A01190 Summary:

BILL NOA01190B
 
SAME ASSAME AS S03696-B
 
SPONSORBraunstein
 
COSPNSRSkoufis, Mosley, Jaffee, Miller MG, Brindisi, Arroyo, Hooper, Gottfried, Zebrowski, Cook, Montesano, Finch, Seawright, Friend, Jenne, Galef, Hevesi, Weprin, Castorina, Sepulveda
 
MLTSPNSRHikind, McDonough, Palmesano, Peoples-Stokes, Schimminger, Simon, Titone
 
Add 2806-c, Pub Health L; amd 50-c, Civ Rts L
 
Relates to requiring a medical facility or related services to obtain express prior written consent before filming and/or broadcasting of visual images of a patient's medical treatment.
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A01190 Actions:

BILL NOA01190B
 
01/11/2017referred to health
05/16/2017reported referred to codes
06/14/2017reported referred to rules
06/15/2017reported
06/15/2017rules report cal.368
06/15/2017ordered to third reading rules cal.368
06/15/2017amended on third reading 1190a
01/03/2018ordered to third reading cal.80
06/11/2018amended on third reading 1190b
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A01190 Memo:

NEW YORK STATE ASSEMBLY
MEMORANDUM IN SUPPORT OF LEGISLATION
submitted in accordance with Assembly Rule III, Sec 1(f)
 
BILL NUMBER: A1190B
 
SPONSOR: Braunstein (MS)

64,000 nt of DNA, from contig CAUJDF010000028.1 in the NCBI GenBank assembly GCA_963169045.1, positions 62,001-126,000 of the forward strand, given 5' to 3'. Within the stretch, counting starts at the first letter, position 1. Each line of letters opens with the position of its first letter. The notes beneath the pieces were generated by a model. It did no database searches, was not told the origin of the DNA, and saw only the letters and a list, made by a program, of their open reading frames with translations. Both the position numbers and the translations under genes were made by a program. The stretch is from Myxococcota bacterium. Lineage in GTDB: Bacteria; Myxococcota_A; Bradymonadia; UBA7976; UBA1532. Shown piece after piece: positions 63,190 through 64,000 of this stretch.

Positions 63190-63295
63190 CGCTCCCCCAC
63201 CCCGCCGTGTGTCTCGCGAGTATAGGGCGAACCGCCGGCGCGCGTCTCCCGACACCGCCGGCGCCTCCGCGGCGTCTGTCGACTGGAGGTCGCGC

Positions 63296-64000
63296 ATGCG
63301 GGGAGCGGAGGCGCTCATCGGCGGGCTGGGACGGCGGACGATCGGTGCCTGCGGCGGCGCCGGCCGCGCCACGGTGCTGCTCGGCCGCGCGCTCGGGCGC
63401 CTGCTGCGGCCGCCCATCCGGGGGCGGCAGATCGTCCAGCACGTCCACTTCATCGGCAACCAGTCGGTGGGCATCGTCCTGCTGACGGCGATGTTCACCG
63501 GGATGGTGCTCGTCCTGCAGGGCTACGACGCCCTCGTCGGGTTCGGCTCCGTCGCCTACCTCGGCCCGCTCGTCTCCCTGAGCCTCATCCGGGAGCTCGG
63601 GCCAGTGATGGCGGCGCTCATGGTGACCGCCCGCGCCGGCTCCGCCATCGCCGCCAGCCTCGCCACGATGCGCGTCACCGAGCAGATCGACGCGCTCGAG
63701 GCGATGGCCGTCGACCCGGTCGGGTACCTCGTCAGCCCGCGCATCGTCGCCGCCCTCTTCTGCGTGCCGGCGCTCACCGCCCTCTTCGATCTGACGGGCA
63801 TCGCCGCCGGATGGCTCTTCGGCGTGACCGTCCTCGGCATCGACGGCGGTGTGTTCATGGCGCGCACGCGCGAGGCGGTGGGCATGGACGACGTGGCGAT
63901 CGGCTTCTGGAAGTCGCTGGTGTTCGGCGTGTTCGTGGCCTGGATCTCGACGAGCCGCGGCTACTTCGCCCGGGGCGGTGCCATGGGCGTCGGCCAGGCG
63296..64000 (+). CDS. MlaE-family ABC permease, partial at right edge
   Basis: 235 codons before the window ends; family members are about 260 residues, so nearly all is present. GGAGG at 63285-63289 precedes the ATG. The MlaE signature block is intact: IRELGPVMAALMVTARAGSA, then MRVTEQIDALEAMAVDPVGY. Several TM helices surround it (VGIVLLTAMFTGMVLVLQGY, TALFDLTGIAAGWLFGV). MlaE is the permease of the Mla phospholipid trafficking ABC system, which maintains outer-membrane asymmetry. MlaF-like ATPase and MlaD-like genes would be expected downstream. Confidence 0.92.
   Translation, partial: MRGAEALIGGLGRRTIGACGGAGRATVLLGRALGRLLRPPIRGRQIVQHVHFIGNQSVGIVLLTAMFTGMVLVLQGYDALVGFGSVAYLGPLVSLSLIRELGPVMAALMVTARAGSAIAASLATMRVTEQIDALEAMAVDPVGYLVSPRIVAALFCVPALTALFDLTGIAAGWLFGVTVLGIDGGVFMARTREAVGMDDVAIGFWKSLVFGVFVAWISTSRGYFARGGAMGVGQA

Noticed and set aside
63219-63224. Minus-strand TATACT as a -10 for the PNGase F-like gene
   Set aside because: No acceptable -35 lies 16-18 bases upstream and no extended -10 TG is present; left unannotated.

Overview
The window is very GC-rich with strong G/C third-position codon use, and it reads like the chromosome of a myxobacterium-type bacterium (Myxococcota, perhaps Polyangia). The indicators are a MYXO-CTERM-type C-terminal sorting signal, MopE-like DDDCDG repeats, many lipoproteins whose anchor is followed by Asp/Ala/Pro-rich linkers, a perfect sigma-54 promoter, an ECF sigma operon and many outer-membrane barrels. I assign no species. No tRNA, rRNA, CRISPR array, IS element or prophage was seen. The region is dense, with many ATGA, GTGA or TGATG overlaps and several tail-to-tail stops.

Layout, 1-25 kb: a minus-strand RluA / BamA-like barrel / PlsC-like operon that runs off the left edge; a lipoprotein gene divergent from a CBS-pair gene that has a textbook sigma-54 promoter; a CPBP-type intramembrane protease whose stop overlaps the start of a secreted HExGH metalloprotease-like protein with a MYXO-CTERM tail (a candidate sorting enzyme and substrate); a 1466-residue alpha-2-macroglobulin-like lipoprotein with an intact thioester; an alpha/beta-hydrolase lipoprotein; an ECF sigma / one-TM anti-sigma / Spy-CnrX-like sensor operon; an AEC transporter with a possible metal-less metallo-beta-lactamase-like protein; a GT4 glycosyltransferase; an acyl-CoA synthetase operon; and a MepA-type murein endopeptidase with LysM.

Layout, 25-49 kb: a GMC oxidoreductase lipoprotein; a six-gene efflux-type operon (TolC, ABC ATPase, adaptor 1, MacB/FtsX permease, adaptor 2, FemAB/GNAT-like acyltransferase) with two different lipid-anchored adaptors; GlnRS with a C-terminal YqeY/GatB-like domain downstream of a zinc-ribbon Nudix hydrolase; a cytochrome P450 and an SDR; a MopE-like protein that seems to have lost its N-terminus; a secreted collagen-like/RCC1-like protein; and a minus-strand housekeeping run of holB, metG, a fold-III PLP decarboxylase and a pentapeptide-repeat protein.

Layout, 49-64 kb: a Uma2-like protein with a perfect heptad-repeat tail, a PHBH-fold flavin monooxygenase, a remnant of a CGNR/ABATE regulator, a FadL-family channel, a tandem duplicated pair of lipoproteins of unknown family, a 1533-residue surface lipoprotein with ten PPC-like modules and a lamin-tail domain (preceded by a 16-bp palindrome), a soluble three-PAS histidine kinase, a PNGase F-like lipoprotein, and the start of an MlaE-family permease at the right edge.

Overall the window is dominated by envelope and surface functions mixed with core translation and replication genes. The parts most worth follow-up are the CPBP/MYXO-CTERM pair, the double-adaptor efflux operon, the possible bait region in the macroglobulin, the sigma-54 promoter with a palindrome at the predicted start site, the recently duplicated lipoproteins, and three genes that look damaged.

TITLE OF BILL: An act to amend the public health law and the civil rights law, in relation to prohibiting the making and/or broadcasting of visual images of individuals undergoing medical treatment without prior written consent   PURPOSE OR GENERAL IDEA OF BILL: To protect patients undergoing treatment from having images or speech broadcast without consent.   SUMMARY OF SPECIFIC PROVISIONS: Section 1. Adds a new section 2806-c to the Public Health Law. Section 2806-c (1) provides that every patient in a health care facility shall have the right to privacy in treatment, which includes the broad- casting of a patient's image or speech. This section also offers an exception when such broadcast is for the specific purposes of advancing the health care treatment of the individual, a quality assurance program, the education or training of health care personnel, or neces- sary security purposes. 2806-c (2) provides an explanation of "privacy in treatment." Privacy in treatment entails that the health care facility must obtain express written consent on a separate document used solely for the purpose of the consent to broadcasting, from the individual receiving treatment, obtained before broadcasting the image or voice of the patient in treat- ment. When the broadcast is for the purpose of education or training of health care personnel, the patient must be informed of and has the right to refuse the making or broadcasting for that purpose. If the patient cannot reasonably do so due to incapacity, a person who is legally authorized to make health care decisions for the patient or otherwise authorized to consent may grant such consent or exercise such refusal. 2806-c (3) provides definitions. "Health care facility" means a residen- tial health care facility, general hospital, free-standing ambulatory care facility, diagnostic and/or treatment center and clinic authorized under this article, or ambulance service as defined by subdivision two of section 3001 of the Public Health Law or voluntary ambulance service, as defined by subdivision three of section 3001 of the PHL. "Quality assurance" is defined as any evaluation of services provided in or by a health care facility for the purposes of improvement in safety, quality, or outcomes. "Education or training of health care personnel" shall mean a program of education or training of health care personnel or students being educated or training to be health care personnel, and which the health care facility has authorized. "Broadcasting a visual image" is defined as the transmission by one of several methods, including by broadcast, cable, closed circuit, Inter- net, TV or other visual medium, social media, or other system by which it can be viewed in violation of the privacy rights and expectations of a patient. 2806-c (4) states that nothing in this section shall diminish or impair any right or remedy otherwise applicable to any patient. Section 2. Amends section 50-c of the Civil Rights Law. Adds a private right of action for a violation of Section 2806-c of the Public Health Law regarding the right to have privacy in treatment and in caring for personal needs, including the broadcasting of an image or voice of a patient undergoing treatment. This section also provides that the indi- vidual or his or her estate representative may bring an action for damages, and the cause of action shall survive the death of the individ- ual. Section 3. Sets forth the effective date. Section 4: Nothing in this section shall diminish or impair any right or remedy otherwise applicable to any patient.   JUSTIFICATION: Under the federal HIPAA law, a patient's private health information is not to be shared, with the exception of those designated by the patient. As such, hospitals and doctors have imposed many rules that are intended to protect patient privacy. Despite this, a reality medical television show on ABC, "NY Med", broadcast intimate details of a patient's health at NewYork-Presbyterian Hospital/Weill Cornell Medical Center. One patient, Mark Chanko, passed away during the course of the filming after he was hit by a sanitation truck. Mr. Chanko's widow, Anita, was already watching an episode of NY Med when a new segment of the show started. As it progressed, she realized that the patient that was being shown, despite the face being blurred out, was Mark. She heard her husband asking for her while in his hospital bed, and saw his eventual death on her television. Mrs. Chanko became incredibly distraught after having to relive the most horrifying experience of her life. The hospi- tal and NY Med did not seek permission from either Mark or his family before commencing the filming, or even before the show was broadcast. Patients have an expectation and a right to privacy when being treated in a medical facility. To broadcast this treatment without permission is an outrageous violation of their rights to privacy as a patient. Viewing the medical treatment, including the death, of a close family member, is traumatic for those who have gone through such a disturbing experience. Therefore, seeking permission from patients or those who are their power of attorney, health care proxy, or next of kin will prevent patients and their families from being subject to additional suffering.   PRIOR LEGISLATIVE HISTORY: 2015-2016: A.5161-D/S.4622-C - Ordered to Third Reading Rules Cal. 436.   FISCAL IMPLICATIONS: None.   EFFECTIVE DATE: This act shall take effect immediately.